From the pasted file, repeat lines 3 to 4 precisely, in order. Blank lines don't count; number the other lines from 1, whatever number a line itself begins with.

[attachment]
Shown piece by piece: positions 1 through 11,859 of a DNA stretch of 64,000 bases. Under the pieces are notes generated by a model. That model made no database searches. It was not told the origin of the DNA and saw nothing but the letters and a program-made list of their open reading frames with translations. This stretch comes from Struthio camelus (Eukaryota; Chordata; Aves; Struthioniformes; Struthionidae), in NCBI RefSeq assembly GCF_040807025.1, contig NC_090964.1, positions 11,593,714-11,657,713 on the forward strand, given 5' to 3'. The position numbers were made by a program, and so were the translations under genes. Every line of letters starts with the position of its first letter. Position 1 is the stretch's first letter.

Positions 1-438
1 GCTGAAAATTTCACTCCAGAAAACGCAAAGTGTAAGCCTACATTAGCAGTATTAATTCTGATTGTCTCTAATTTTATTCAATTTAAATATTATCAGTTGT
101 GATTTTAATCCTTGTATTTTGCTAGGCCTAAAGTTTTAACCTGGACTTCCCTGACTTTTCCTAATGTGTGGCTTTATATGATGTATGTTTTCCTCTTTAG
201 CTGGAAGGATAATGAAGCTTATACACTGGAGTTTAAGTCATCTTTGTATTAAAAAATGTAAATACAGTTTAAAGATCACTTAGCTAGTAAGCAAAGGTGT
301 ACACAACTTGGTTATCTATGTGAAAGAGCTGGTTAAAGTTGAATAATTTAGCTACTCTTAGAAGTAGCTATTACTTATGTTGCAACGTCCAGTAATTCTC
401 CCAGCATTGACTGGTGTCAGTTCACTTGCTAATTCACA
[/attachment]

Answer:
1 GCTGAAAATTTCACTCCAGAAAACGCAAAGTGTAAGCCTACATTAGCAGTATTAATTCTGATTGTCTCTAATTTTATTCAATTTAAATATTATCAGTTGT
101 GATTTTAATCCTTGTATTTTGCTAGGCCTAAAGTTTTAACCTGGACTTCCCTGACTTTTCCTAATGTGTGGCTTTATATGATGTATGTTTTCCTCTTTAG